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Darwinopterus paper: misrepresentations and red flags
Misrepresentations and Red Flags:
Darwinopterus is a fantastic find with grand implications.
Nevertheless, the following statements were found in the new
Darwinopterus paper by Lü et al. 2009. The Misrepresentations
(Misreps) appear to play politics with the facts. The Red Flags are
characters that should have prompted more investigation on the part of
the Lü team.
“The 65 Myr long Late Triassic–Late Jurassic interval seems to have
been almost completely dominated by basal clades consisting of small
to medium sized seemingly piscivorous or insectivorous pterosaurs
(Wellnhofer 1975, 1978, 1991; Kellner 2003; Unwin 2003a,b, 2005).”
Misrep: Huanhepterus, Ctenochasma, Cycnorhamphus, Pterodactylus and
Germanodactylus are all Late Jurassic.
“Typical characters of these [basal] pterosaurs include: separate
nasal and antorbital openings in the skull, elongate cervical ribs,
short metacarpus (less than 80% humerus length) and a fifth toe
consisting of two elongate phalanges that supported a flight membrane
(cruropatagium) stretched between the hind limbs (Unwin & Bakhurina
Misrep: No membrane stretched between the hind limbs. Membranes
trailed each hind limb.
In any case, Figure 4 of the Darwinopterus paper shows the membranes
stretched between the tail and hind limbs.
“…as shown, for example, by the differing allometric relationships
evident in growth patterns for the skull, neck and post-cervical axial
skeleton (Bennett 1996).”
Misrep: Pterosaur embryos are matches for parents. Bennett’s juvenile/
adult “pairings” were not congeneric.
“The skull is unusually large, almost twice the length of the dorsal
sacral vertebral series (DSV). This value is substantially greater
than for any basal pterosaur and is high even for pterodactyloids
Red Flag. A basal pterodactyloid-grade pterosaur should be a close
match (incrementally different) to its predecessor in most regards,
including the skull. That’s the way evolution works. The alternate
view supports and demonstrates that.
“…the tail of Darwinopterus is identical to that of most basal clades,
consisting of more than 20 caudals which, apart from the first three
or four vertebrae, are long and rod-like and enclosed by a sheath of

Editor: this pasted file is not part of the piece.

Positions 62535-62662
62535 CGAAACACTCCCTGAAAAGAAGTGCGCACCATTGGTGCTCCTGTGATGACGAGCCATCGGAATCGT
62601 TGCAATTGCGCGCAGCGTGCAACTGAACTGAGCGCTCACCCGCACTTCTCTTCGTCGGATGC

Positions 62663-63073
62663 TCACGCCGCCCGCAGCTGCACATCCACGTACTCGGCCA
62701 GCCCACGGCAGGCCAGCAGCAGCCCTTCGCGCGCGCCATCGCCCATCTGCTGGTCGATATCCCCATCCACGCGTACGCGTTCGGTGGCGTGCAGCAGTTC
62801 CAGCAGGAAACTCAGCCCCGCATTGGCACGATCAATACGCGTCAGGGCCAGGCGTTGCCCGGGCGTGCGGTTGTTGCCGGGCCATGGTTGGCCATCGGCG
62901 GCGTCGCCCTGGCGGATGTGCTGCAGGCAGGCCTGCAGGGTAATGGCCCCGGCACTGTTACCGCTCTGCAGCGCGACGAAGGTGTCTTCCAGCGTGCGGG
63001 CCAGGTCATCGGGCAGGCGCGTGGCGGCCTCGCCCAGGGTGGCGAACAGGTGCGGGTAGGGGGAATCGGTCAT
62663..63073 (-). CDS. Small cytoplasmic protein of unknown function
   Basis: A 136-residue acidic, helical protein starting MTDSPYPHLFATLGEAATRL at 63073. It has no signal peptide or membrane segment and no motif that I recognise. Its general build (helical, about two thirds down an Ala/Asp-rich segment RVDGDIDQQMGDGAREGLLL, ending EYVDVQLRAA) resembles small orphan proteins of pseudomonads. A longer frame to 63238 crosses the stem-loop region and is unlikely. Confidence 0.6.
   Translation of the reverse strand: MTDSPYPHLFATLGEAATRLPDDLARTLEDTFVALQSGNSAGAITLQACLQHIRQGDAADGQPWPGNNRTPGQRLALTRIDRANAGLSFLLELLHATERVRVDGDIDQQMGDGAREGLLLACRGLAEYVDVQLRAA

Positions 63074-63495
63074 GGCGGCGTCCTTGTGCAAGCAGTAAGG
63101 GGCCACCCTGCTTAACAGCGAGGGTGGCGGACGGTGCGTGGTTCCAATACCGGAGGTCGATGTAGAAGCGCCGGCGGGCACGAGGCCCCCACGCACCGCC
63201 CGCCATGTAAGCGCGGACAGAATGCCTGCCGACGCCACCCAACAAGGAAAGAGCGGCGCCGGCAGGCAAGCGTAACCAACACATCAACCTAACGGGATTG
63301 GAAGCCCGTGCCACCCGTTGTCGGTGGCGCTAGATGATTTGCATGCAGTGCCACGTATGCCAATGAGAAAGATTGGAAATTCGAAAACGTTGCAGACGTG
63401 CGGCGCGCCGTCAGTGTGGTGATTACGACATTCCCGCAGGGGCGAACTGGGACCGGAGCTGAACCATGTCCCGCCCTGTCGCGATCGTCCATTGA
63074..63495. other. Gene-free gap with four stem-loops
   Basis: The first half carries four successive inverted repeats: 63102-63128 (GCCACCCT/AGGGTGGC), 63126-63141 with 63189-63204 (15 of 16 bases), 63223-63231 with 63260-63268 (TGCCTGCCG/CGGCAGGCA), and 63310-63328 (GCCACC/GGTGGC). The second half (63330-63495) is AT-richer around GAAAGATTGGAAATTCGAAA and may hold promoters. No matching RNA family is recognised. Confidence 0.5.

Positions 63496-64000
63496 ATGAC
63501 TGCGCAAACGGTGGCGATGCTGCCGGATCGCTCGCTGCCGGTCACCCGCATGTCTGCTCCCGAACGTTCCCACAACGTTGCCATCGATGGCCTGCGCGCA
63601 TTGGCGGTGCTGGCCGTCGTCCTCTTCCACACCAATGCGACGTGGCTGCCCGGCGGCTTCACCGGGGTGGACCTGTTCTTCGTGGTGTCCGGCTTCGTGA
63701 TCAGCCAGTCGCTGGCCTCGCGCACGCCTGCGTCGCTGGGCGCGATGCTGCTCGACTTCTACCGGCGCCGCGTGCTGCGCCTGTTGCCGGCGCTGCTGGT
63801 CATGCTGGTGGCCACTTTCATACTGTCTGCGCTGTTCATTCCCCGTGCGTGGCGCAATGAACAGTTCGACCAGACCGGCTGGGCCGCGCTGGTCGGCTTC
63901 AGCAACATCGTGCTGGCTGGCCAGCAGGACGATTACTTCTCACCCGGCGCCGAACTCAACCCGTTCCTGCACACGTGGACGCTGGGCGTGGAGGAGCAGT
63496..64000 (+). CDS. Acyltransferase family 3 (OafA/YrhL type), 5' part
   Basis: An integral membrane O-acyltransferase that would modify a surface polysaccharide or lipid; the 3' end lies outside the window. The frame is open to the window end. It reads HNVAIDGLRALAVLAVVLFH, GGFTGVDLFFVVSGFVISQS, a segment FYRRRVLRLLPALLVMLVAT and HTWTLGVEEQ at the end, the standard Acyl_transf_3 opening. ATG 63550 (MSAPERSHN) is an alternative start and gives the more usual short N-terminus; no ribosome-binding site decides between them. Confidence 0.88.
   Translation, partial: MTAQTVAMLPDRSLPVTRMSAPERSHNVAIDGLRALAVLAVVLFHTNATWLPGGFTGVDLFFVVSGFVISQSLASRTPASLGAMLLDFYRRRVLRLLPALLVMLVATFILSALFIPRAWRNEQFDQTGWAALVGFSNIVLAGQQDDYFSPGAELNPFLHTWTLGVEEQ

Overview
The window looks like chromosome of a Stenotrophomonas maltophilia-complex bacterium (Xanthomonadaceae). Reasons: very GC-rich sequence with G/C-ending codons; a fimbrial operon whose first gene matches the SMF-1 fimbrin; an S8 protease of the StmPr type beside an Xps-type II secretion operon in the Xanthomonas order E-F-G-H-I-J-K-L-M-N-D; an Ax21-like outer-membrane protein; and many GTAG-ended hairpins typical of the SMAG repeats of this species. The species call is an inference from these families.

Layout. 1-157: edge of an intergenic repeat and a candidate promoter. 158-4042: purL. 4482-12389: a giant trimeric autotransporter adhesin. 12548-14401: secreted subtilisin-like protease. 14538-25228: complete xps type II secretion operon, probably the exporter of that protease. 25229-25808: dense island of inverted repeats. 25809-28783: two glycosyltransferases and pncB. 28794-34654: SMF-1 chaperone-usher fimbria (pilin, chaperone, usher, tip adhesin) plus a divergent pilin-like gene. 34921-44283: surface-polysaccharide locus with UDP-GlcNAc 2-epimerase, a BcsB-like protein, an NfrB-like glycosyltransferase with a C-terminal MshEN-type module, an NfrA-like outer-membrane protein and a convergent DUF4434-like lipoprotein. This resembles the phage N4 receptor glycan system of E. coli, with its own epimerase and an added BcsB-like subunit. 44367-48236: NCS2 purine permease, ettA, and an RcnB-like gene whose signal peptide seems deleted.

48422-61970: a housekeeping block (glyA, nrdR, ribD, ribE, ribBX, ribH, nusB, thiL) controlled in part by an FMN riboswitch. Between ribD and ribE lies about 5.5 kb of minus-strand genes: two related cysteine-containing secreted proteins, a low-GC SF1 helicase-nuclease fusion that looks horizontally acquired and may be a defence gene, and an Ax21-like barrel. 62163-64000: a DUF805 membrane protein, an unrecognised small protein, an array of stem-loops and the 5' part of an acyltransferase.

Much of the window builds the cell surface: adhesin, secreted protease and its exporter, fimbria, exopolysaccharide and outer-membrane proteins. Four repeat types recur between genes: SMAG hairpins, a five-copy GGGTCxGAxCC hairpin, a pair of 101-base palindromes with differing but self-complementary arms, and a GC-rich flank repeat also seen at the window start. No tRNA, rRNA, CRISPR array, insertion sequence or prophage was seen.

bony filaments composed of highly elongated ossified extensions of the
zygapophyses and hypapophyses (figure 2e) (Wellnhofer 1975, 1978).”
Misrep: Pterodaustro likewise has an elongated tail. We can suspect
its predecessors also did. Just because preparators haven’t prepped
out more long tails, doesn’t mean they’re not there. A little digging
will reveal more. That the tail of Darwinopterus is more robust than
the tail of Scaphognathus is notable.
“The glenoid is located on the scapula rather than equally shared by
the scapula and coracoid as in pterodactyloids (Wellnhofer 1978).”
Misrep: Also shared by scapula and coracoid in basal pterosaurs too.
IF the glenoid is only on the scapula in Darwinopterus (hard to see) ,
that would be a derived character, not a transitional character.
“The metacarpus is less than 70 per cent the length of the humerus, a
universal feature of basal pterosaurs (figure 3c),”
Misrep: This is Nature at her trickiest. This species has an
atypically short metacarpus for reasons aside from phylogenetic
transition, as determined by its placement higher in the family tree.
This is a reversal.
“Darwinopterus corresponds to the condition in all long-tailed
pterosaurs where phalanges two and three are of similar dimensions and
exceed the length of the first and fourth phalanges (Wellnhofer 1975,
1978; Kellner 2003).”
Misrep: M4.2 not < m4.1 also in Elanodactylus, Ninchengopterus, two
Pterodactylus specimens, Wellnhofer (1970) No. 6, No. 12, No 23, all
ctenochasmatids. M4.2 < m4.1 among basal pterosaurs in three basal
Rhamphorhynchus specimens, Raeticodatylus and eight higher
“Finally, the fifth toe consists of two elongate phalanges (figure 2d;